Billy Sanders cannot remember the last time he plowed a field.
“I think we sold our last moldboard plow in the 1990s,” says the Vienna farmer. He farms more than 5,000 acres in the Upper Coastal Plain without a plow, using a method called strip-till.
Georgia’s farmers are among the country’s leaders in strip-tillage, a minimum-tillage system that disturbs less than one-third of a field’s soil. Using specialized strip-till and no-till equipment that only tills the rows where crops are planted helps improve the soil’s structure and water-holding capacity.
“If you’re not taking care of the soil, you don’t have healthy soil, and you’re not going to have a good crop,” says Brent Dykes, executive director of the Georgia Soil and Water Conservation Commission. Farmers like Billy Sanders fine-tune conservation methods to fit each farm, finding ways to keep the soil healthy and farms sustainable.
“We are constantly improving our strip-till system,” Sanders says. He and his son, Johnny, grow cotton, peanuts, wheat, corn and soybeans. They sometimes engineer conservation tillage equipment, such as a 38-foot “rower,” a tillage attachment Johnny designed and built in their farm shop. Farmers also help fine-tune the computer programs that guide equipment within an inch or two of the strip-till rows.
“With conservation work, the precision systems are absolutely necessary. They allow you to keep your row in the right place,” Billy Sanders says.
That keeps pesticides and fertilizer applied in only the amounts needed to grow healthy crops, eliminating potential runoff.
Much conservation tillage involves sowing cover crops after fall harvest to minimize topsoil loss during winter, while producing more organic matter in the field for the spring.
“We want as much cover crop growth in the winter as we can get,” says Sanders, who adds that cereal rye works best as a cover for their fields. “Planting cover crops is a big expense, but it’s very important for conservation work.”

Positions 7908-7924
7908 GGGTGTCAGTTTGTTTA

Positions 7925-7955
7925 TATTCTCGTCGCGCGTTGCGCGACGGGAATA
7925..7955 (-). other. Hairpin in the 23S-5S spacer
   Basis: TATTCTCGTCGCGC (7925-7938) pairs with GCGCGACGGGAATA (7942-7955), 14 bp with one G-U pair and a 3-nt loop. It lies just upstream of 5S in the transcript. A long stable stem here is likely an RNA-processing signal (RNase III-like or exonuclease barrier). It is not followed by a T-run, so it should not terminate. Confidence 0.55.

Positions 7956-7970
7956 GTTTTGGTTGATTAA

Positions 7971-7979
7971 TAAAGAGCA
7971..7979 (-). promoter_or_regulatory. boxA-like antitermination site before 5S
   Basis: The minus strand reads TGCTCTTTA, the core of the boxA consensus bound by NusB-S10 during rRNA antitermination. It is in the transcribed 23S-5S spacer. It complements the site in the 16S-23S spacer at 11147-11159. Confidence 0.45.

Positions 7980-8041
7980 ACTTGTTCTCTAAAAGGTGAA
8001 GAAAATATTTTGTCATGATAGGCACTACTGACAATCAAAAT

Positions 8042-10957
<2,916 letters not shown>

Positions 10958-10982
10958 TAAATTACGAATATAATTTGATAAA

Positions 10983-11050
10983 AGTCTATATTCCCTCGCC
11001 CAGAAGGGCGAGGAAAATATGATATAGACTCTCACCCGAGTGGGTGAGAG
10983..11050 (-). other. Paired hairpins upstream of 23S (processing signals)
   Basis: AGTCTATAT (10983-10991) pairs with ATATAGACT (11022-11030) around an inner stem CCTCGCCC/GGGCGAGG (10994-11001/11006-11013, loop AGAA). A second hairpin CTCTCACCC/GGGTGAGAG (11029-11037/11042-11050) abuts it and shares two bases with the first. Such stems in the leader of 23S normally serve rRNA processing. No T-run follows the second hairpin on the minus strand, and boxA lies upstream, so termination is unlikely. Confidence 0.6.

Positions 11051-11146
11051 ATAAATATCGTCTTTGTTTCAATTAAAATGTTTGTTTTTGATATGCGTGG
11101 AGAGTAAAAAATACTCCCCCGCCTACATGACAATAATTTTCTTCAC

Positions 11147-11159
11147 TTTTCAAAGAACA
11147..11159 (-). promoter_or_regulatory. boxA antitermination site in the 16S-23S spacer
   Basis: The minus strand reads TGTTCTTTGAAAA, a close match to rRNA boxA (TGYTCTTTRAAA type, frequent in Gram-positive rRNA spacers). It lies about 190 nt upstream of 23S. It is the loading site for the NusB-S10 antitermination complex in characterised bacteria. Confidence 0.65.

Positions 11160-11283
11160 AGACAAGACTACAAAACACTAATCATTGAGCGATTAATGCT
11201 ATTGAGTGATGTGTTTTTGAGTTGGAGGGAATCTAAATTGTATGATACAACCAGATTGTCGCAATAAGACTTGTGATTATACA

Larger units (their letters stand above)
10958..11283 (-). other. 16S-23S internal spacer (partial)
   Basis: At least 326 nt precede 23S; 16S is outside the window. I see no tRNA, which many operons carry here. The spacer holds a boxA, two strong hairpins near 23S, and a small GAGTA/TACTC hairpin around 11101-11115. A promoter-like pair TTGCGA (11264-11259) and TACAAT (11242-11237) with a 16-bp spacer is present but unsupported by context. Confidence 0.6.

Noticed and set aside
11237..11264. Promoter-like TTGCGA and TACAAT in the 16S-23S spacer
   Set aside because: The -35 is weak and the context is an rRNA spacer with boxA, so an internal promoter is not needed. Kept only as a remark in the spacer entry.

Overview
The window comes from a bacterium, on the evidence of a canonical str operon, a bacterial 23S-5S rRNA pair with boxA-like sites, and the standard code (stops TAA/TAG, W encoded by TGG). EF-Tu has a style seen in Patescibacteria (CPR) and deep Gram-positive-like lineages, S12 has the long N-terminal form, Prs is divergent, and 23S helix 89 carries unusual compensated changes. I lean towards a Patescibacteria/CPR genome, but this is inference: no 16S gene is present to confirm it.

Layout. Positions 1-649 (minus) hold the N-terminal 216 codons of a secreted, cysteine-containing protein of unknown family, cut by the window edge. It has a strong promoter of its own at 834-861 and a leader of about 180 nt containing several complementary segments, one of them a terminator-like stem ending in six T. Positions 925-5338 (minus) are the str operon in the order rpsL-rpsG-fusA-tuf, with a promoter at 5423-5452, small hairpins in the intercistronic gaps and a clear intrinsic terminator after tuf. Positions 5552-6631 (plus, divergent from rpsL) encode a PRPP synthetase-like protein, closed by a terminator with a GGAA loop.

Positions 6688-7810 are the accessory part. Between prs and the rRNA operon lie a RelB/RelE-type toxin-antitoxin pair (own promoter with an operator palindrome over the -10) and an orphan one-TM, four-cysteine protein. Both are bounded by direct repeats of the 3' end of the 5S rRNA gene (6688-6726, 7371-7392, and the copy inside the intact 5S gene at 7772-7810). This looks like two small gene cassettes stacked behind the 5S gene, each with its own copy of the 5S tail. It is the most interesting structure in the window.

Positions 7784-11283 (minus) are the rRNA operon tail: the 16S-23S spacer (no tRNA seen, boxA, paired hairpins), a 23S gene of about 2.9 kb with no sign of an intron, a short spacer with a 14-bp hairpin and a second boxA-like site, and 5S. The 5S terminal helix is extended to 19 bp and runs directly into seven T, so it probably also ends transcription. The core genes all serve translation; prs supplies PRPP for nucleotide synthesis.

Conservation work is not just about crops. Farmers like Sanders also care for Georgia’s pine forests.
“We’ve favored planting a longleaf pine, which is native to the region,” Sanders says. “Our crop fields are relatively small. Many (of the fields) are right next to pines.” Longleaf pines, planted for timber, will grow for 15 years before harvest. Precision planting and spraying methods keep potentially damaging sprays away from forests.
Conservation tillage can also decrease the amount of irrigation water needed. University of Georgia and United States Department of Agriculture researchers say strip-till practices can increase water infiltration by as much as 30 to 45 percent over traditional tillage systems, reducing the amount of water needed for Georgia’s many center-pivot crop irrigation systems.
Other irrigation technology helps save water. New irrigation nozzles spray water in droplets like rain, reducing water loss from evaporation and wind drift. Variable Rate Irrigation technology uses global positioning software to adjust for temperature and soil moisture while avoiding water application on non-crop areas like roadways. Such technology reduces irrigation water usage an average of 17 percent.
VRI systems are still taking off, with less than 70 used in Georgia in 2012. To increase their use and help improve system efficiency, the Flint River Soil and Water Conservation District was awarded a $1.2 million Conservation Innovation Grant through the USDA’s Natural Resources Conservation Service to install and research techniques on 10 new Variable Rate Systems.
Through water meters, farmers also provide data to the state’s Environmental Protection Division on their irrigation water use.
“Over the last decade, Georgia EPD has strengthened its relationship with the agricultural community in order to better understand agricultural water use,” says Cliff Lewis, EPD program manager for agricultural water withdrawal permitting. In that way, farmer cooperation is helping the state maintain a high-quality, safe and adequate water supply for all of Georgia.